ENGLISH POETRY 1579-1830: SPENSER AND THE TRADITION
R. Gostelow, "On the Death of Mr. Randolph" Randolph, Poems (1638) sigs ***-***2.
1632: Edward Hyde
1632: Richard Benefield
1632: James Duport
1635 ca.: Sir Aston Cokayne
1638: Robert Randolph
1638: Edmund Gayton
1638: G. W.
1638: Owen Feltham
1638: R. Gostelow
1639: Thomas Bancroft
1683: John Dryden
1719: Giles Jacob
1757: Henry Dell
1764: David Erskine Baker
1803: Joseph Moser
1805: Sir Samuel Egerton Brydges
1806: Peter L. Courtier
1824: George Dyer
1827: William Goodhugh
1836: Richard Cattermole
1847: Edward Farr
1859: David Masson
1860: George Gilfillan
1880: Edmund Gosse
1914: Edmund Gosse
1638: Thomas Randolph
When Donne, and Beaumont dyed, an Epitaph
Some men (I well remember) thought unsafe;
And said they did presume to write, unlesse
They could their teares in their expression dresse.
But love makes me more bold, and telles me I
In humble termes to vent my piety
May safely dare; and reason thinks not fit,
For which I lov'd, I now should feare that wit.
Respect lookes like a bargaine, if confinde
To rules precise; and is more just then kinde.
If by a poiz'd and equall testament
It turnes good-will, into a covenant;
Must every present offer'd to a Prince
Be just proportion'd to his eminence?
Or ought my Elegy unjust be thought
Because I cannot mourne thee as I ought?
Such lawes as these, (if any be so bold)
Ought those unskilfull but proud soules to hold,
Who think they could and did, at a due rate
Love thee; not mee, whose love was passionate,
And hath decreed how ere the censure goe,
Thus much, although but thus, to let men know.
I doe admire no Comet did presage
The mournfull period of thy wonder'd age;
Or that no Sybill did thy death fore tell,
Since that by it alone more ill befell
The Laurell-God, then when the day was come
Wherein his Delphick-Oracle was dumbe:
In meaner wits that proverbe chance may hold
(That they which are soon ripe are seldome old)
But 'twas a poore one, and for thee unfit,
Whose infancy might teach their best years wit;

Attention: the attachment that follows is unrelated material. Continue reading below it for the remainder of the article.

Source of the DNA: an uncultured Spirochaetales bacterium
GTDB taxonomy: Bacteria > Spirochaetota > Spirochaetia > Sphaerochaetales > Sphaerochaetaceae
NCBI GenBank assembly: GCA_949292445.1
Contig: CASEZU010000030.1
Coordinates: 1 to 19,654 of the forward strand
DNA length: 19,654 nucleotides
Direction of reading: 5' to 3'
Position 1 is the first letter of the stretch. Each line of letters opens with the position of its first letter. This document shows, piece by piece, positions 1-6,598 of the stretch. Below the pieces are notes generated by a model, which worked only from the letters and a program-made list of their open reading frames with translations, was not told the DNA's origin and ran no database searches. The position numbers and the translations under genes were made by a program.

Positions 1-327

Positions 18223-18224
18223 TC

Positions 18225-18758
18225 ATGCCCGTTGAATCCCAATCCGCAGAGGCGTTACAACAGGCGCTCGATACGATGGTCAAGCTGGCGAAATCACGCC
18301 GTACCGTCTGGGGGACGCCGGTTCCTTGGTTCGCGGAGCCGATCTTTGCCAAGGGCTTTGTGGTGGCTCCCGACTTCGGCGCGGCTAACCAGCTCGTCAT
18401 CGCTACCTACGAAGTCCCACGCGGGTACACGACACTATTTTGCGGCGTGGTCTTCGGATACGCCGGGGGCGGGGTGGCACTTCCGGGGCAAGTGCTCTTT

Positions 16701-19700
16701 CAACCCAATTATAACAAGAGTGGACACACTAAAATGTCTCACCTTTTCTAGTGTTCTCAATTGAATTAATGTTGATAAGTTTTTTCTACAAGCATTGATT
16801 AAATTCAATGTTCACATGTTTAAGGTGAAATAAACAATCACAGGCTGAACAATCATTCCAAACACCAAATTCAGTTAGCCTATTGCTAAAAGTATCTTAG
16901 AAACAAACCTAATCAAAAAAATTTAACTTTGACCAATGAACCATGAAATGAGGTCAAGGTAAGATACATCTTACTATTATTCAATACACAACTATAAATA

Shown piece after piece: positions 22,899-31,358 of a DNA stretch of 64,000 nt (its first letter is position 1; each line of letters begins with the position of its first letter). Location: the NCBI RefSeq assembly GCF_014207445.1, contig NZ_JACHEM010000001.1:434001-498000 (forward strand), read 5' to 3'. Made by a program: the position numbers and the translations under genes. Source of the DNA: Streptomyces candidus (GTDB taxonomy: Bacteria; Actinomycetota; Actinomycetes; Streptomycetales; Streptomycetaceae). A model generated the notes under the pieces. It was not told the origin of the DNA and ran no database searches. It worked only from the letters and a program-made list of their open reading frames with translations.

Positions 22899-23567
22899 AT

Whose talk was exemplary to their pains,
And whose discourse was tutor to their streines;
If thou wert serious, then the audience
Heard Platoe's works in Tullies eloquence:
If sad, the mourners knew no thrifty size
In teares, but still cri'd out, oh lend more eyes.
If merry, then the juyce of Comedy
Soe sweetned every word, that we might see
Each stander by having enough to doe
To temper mirth, untill some friend could wooe
Thee take the pains to write, that so that pressure
Checking thy soules quick motions, some small leasure
Might be obtain'd to make provision
Of breath, against the next Scen's action.
I could goe through thy works, which will survive
The funerall of time; and gladly strive
Beyond my power, to make that love appeare
Which after death is best seen in a teare;
But praising one, I should dispraise the rest,
Since whatsoere thou didst, was still the best:
Since then I am perswaded that in thee
Wit at her acmie was, and wee shall see
Posterity not daring to aspire
To equalize, but only to admire
Thee as their archetype; with thought of thee
Henceforth I'le thus enrich my memory.
While others count from Earth-quakes, and great frost;
And say i' th' last deare yeare, 'twould thus much cost.
My time-distinctions this shall be among,
Since wits-decay, or Randolph's death, — so long.
R. GOSTELOW. Mr.A. Oxon.